‘Hackers increasingly targeting MSPs’, reports the FBI, CISA, and NSA

 

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Cybersecurity organizations in the UK, Canada, Australia, New Zealand, and the US have been made aware of reports of an uptick in malicious cyber activity targeting Managed Service Providers (MSPs.'[They] are aware of recent reports that observe an increase in malicious cyber activity targeting MSPs and expect this trend to continue',  the report states. To further help and advise MSPs, The Cybersecurity and Infrastructure Security Agency has put together a list of recommendations that MSPs and their customers should aim to implement in order to better protect their businesses. This blog will aim to highlight the key components of each recommendation to help you and your customers manage your cybersecurity efforts. 

Recommendations: 

Prevent Initial Compromise: 

  • Threat actors are exploiting vulnerable devices and internet-facing services. It is recommended that MSPs increase the security of vulnerable devices by using solutions like VPNs. It has also been recommended that MSPs implement solutions to help defend against Phishing attacks and brute force password attacks. It is important to note that although there are solutions to mitigate these attacks, human error is always the weakest link. Delivering employee cybersecurity training around phishing and password management will help to educate employees on what not to click and how to create safe and secure passwords. 

Enable/improve monitoring and logging processes: 

  • As an MSP you know that often it can take weeks, even months before threats/exploits are detected. It is recommended that MSPs store their most important logs for at least six months. In addition to this, it has been recommended that organizations should implement endpoint detection and network monitoring as well as use application allowlisting.

Enforce Multifactor Authentication (MFA): 

Manage internal architecture risks and segregate internal networks: 

  • As an MSP, it’s important you fully understand your customer's network so you can better protect them. You need to understand what systems are business-critical and increase the security around these. This could be as simple as segregating customer datasets, using a VPN, or even ensuring that admin credentials are not being re-used across multiple customers. 

Apply the principle of least privilege: 

  • Least privilege provides users, devices, and anything on your network with the minimum privileges required to do their role. In the report, it is specifically recommended that MSPs ensure that admin accounts are restricted as much as possible and that the privileges are updated as soon as there are employee role changes.

Depreciate obsolete accounts and infrastructure: 

  • As we saw in the colonial pipeline attack, passwords are being sold on the dark web and then being used to inflict cyber attacks. It has been recommended that MSPs audit the networks and infrastructure they support to understand the accounts, applications, and infrastructures that could be at potential risk. MSPs will then have a better understanding of the attack surface that threat actors may use and can implement solutions to solve this and better protect their customers.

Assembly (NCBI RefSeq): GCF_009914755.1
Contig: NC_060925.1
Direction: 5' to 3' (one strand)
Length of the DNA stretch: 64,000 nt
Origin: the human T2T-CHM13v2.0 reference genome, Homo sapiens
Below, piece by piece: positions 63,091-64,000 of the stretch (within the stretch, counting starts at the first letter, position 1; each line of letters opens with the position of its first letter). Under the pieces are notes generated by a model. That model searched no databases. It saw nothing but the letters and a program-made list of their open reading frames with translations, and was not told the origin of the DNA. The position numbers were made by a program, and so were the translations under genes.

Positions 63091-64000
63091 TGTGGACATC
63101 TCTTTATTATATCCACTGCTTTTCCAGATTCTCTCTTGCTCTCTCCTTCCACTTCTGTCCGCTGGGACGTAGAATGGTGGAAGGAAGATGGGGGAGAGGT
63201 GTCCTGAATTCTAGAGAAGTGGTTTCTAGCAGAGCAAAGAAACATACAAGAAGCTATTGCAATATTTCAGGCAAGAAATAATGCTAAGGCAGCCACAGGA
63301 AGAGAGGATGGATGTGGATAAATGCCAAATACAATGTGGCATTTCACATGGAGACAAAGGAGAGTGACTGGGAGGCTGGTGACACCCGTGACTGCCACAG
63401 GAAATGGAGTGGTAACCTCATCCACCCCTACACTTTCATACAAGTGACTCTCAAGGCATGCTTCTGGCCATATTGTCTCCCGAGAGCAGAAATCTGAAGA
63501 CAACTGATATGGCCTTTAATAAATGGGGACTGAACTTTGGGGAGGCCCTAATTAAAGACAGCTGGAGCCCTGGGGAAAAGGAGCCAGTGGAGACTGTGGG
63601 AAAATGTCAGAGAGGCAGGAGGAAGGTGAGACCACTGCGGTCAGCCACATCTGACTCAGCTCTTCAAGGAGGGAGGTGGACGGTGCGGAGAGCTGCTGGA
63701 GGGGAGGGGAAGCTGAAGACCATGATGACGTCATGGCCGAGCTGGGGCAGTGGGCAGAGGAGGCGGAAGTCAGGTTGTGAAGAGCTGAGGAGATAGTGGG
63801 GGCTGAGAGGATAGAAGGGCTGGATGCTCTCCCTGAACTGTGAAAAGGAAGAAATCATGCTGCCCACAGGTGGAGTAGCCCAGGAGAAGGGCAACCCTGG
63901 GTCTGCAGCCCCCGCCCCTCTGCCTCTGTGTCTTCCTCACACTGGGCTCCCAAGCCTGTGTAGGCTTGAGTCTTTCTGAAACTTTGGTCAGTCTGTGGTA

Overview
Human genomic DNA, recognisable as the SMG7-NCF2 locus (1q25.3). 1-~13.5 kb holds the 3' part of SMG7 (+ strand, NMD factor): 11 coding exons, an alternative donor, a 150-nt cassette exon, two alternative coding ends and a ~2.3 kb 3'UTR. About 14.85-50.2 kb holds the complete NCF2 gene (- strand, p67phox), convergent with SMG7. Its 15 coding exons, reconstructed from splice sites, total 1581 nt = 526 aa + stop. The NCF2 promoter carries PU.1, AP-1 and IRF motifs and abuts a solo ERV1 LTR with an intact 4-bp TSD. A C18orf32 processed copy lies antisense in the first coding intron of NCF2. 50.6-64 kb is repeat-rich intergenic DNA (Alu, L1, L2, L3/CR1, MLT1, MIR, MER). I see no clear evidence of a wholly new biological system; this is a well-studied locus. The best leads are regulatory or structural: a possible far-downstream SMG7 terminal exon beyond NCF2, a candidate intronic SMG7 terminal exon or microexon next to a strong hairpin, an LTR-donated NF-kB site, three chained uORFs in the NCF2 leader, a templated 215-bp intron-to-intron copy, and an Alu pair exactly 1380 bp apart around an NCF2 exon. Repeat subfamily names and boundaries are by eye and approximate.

Apply Updates: 

  • MSPs have long known that patching and updating applications are a key component of cybersecurity. The report recommends that MSPs prioritize patching vulnerabilities included in CISA’s catalog of known exploited vulnerabilities and that MSPs implement these updates on their networks as soon as possible. 

Backup Systems and Data: 

  • Testing your customer's backups is vital. If we are not testing our backups, how can we be sure that we are able to recover in the event of a disaster? The report recommends that numerous backups are stored, as well as isolating them from network connections (Air Gap). By doing this, as well as storing backups offsite, we give ourselves a much better chance to protect our backups against ransomware. 

Develop and exercise incident response and recovery plans: 

  • Building a disaster recovery plan is the first step to success when facing cyber threats. It is recommended that MSPs maintain up-to-date hard copies of the plans to ensure that the responders can access them at all times. These plans should be tested and rehearsed frequently to ensure that in the event anything changes, the plan can be updated. 

Understand and proactively manage supply chain risk: 

Promote Transparency: 

  • As an MSP setting expectations and defining responsibilities is extremely important when building a strong and successful partnership with your customers. Each party should always have a clear understanding of their responsibilities, especially from a cybersecurity standpoint. This means that when disaster strikes everybody can act fast and knows exactly what to do and whom to contact for help.

Manage Account Authentication and Authorization: 

At ThreatLocker our aim is to provide MSPs across the globe with a cybersecurity stack that will help keep their customers protected no matter what. Our team of dedicated Cyber Heroes have extensive knowledge in all areas of cybersecurity and are always on hand to answer any questions you may have

About ThreatLocker

ThreatLocker® is a global cybersecurity leader, providing enterprise-level cybersecurity tools for the Managed Services Provider (MSP) industry to improve the security of servers and endpoints. ThreatLocker’s combined Application Whitelisting, Ringfencing™, Storage Control, and Privileged Access Management solutions are leading the cybersecurity market towards a more secure approach of blocking unknown application vulnerabilities


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